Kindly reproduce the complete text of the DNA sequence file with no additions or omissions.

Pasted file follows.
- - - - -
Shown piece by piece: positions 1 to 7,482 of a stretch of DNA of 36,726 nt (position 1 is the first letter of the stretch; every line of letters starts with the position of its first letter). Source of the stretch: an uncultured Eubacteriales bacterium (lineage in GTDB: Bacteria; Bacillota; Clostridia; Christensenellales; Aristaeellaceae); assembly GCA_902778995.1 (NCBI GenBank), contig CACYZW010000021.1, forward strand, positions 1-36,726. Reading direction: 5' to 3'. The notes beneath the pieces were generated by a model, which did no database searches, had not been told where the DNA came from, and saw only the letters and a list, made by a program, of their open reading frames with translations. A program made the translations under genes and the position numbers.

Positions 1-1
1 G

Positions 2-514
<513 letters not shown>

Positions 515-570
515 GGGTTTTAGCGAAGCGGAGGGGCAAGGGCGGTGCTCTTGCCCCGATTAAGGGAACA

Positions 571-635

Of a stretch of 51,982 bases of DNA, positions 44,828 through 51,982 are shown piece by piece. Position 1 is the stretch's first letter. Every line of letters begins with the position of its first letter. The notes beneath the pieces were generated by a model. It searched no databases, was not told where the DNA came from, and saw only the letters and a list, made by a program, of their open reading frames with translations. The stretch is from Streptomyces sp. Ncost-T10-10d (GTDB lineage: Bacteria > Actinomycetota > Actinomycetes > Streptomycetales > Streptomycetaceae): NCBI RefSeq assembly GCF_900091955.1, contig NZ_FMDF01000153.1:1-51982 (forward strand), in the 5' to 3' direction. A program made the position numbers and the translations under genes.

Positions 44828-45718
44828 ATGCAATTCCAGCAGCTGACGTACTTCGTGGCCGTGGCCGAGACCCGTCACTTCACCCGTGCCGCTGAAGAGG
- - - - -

Shown piece by piece: positions 1 to 7,482 of a stretch of DNA of 36,726 nt (position 1 is the first letter of the stretch; every line of letters starts with the position of its first letter). Source of the stretch: an uncultured Eubacteriales bacterium (lineage in GTDB: Bacteria; Bacillota; Clostridia; Christensenellales; Aristaeellaceae); assembly GCA_902778995.1 (NCBI GenBank), contig CACYZW010000021.1, forward strand, positions 1-36,726. Reading direction: 5' to 3'. The notes beneath the pieces were generated by a model, which did no database searches, had not been told where the DNA came from, and saw only the letters and a list, made by a program, of their open reading frames with translations. A program made the translations under genes and the position numbers.

Positions 1-1
1 G

Positions 2-514
<513 letters not shown>

Positions 515-570
515 GGGTTTTAGCGAAGCGGAGGGGCAAGGGCGGTGCTCTTGCCCCGATTAAGGGAACA

Positions 571-635

Of a stretch of 51,982 bases of DNA, positions 44,828 through 51,982 are shown piece by piece. Position 1 is the stretch's first letter. Every line of letters begins with the position of its first letter. The notes beneath the pieces were generated by a model. It searched no databases, was not told where the DNA came from, and saw only the letters and a list, made by a program, of their open reading frames with translations. The stretch is from Streptomyces sp. Ncost-T10-10d (GTDB lineage: Bacteria > Actinomycetota > Actinomycetes > Streptomycetales > Streptomycetaceae): NCBI RefSeq assembly GCF_900091955.1, contig NZ_FMDF01000153.1:1-51982 (forward strand), in the 5' to 3' direction. A program made the position numbers and the translations under genes.

Positions 44828-45718
44828 ATGCAATTCCAGCAGCTGACGTACTTCGTGGCCGTGGCCGAGACCCGTCACTTCACCCGTGCCGCTGAAGAGG